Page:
The World’s Most Dangerous Caterpillars

Caterpillars of the moths of the genus Lonomia are probably the most dangerous caterpillars in the world accounting for more than 350 deaths between 1989 and 2005.

Butterflies are beautiful but some of their larvae, called caterpillars are very dangerous and can lead to death within minutes of being exposed to the hairs. The most dangerous caterpillars in the world are those of moths belonging to the genus Lonomia which can cause death within minutes of exposure to the venom found in their hairs. These caterpillars are said to have led to more than 350 deaths between 1989 and 2005.

Caterpillar hair generally contains venom which can cause dangerous problems to human health including: -

  1. Dermatitis – Caterpillar hairs are known to result in erosive skin inflammation or dermatitis which may damage the aesthetic value and texture of the skin.
  2. Urticaria – A type of dermatitis occurring on the skin in which rashes occurring as reddish and raised itchy bumps that are very painful.
  3. Osteochondritis – Some caterpillars are known to cause the inflammation of bone and cartilage.
  4. Coagulopathy – Some caterpillars cause a bleeding disorder in which blood clotting mechanisms fail leading to excessive loss of blood.
  5. Internal hemorrhage – Some species like those of the genus Lonomia have caterpillars that cause intracranial hemorrhage, leading to death within thirty minutes.
  6. Renal failure – The Lonomia genus has several species of moths whose caterpillars are toxic enough so as to cause kidney failure and eventually death.
  7. Conjunctivitis – The sharp hairs found on caterpillars can enter the skin and membranes such as those in the eyes leading to inflammatory reactions.

Would you rather be stung by caterpillars or be bitten by a cobra? The danger posed by both is nearly equal with caterpillars being associated with 1.7% deaths from their toxicity while cobras account for 1.8%. The chances of encountering venomous caterpillars is however larger.

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43 Responses to “The World’s Most Dangerous Caterpillars”
  1. suhail Says...

    On November 1, 2010 at 1:48 pm

    neat article and some really sweet images :P


  2. 8Shei8 Says...

    On November 1, 2010 at 1:54 pm

    An interesting article. I certainly did not think they are dangerous.


  3. drelayaraja Says...

    On November 1, 2010 at 2:06 pm

    Very good share shilaho… Great compilation. They seem to be Halloween things..


  4. Wiggles18 Says...

    On November 1, 2010 at 2:19 pm

    I hate poisonous little critters like these. However, I loved the article about them :D .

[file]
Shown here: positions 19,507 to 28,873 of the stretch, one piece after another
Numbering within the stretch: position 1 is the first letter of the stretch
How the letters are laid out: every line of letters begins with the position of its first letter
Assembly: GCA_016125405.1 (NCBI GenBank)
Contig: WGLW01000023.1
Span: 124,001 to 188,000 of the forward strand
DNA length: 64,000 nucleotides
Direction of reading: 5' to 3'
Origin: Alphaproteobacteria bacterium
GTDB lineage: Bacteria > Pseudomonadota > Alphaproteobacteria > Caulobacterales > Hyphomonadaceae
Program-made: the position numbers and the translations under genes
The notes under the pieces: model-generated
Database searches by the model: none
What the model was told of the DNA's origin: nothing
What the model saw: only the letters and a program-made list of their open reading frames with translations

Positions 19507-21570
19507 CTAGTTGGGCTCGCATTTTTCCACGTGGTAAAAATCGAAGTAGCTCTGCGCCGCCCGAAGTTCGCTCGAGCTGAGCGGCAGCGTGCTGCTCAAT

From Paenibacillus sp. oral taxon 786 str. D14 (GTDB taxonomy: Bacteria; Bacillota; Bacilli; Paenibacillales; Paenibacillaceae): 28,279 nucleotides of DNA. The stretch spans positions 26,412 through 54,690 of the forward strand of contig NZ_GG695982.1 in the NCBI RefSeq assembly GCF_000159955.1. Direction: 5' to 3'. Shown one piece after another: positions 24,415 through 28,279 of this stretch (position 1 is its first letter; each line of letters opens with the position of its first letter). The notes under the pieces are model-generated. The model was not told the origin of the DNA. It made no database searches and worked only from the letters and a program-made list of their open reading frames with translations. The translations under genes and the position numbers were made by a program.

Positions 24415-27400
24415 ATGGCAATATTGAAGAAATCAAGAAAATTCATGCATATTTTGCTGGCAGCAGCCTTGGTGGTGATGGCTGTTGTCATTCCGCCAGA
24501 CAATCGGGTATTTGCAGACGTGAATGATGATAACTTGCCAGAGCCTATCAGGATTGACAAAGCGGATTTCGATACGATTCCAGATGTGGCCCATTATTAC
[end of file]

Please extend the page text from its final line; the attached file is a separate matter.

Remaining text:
I would have to say I would rather die from a cobra bite, than from a caterpillar, it would just seem emasculating to say a man died from a fuzzy little ‘pillar. The cobra on the other hand sounds pretty manly.


  5. Anupatil Says...

    On November 1, 2010 at 2:28 pm

    I didn’t new about such a thing, nice to read this article.


  6. N. Sun Says...

    On November 1, 2010 at 3:18 pm

    Thanks for the info. I hope I never run into caterpillars or cobras.
    Thankfully, caterpillars grow into beautiful butterflies :)


  7. yes me Says...

    On November 1, 2010 at 3:25 pm

    Scary wee beasties eh… cheers Leo


  8. Aiyanna Says...

    On November 1, 2010 at 3:37 pm

    Now that is what I call a learning!!! Had a taste of one or two caterpillars like this as a child and they caused skin irritation… But these are worse… Thank you for spreading the awareness…


  9. albert1jemi Says...

    On November 1, 2010 at 4:22 pm

    great share


  10. Ruby Hawk Says...

    On November 1, 2010 at 6:04 pm

    I didn’t know caterpillars are poisonous, I’m surprised we haven’t been stung.


  11. Tulan Says...

    On November 1, 2010 at 8:08 pm

    golly, I didn’t know that.


  12. CA Johnson Says...

    On November 1, 2010 at 8:33 pm

    This was a really informative article. That is pretty scary to think that caterpillars can be this dangerous. I didn’t realize that they can cause so many health problems to people.


  13. giritharanj Says...

    On November 1, 2010 at 8:34 pm

    nice share – gj


  14. sloanie Says...

    On November 1, 2010 at 9:15 pm

    Excellent colourful photos and a really informative read, thank you. I’ve learnt a lot from this article.


  15. Sharif Ishnin Says...

    On November 1, 2010 at 10:45 pm

    We can avoid caterpillars since there are pretty colorful I’m glad I stayed away from them all these years. Didn’t know they are so deadly.


  16. Anuradha Ramkumar Says...

    On November 1, 2010 at 11:59 pm

    Gr8 share. I never knew these are so poisonous.


  17. Brenda Nelson Says...

    On November 2, 2010 at 12:01 am

    In Canada we have a very dangerous caterpillar, more dangerous than any you have mentioned.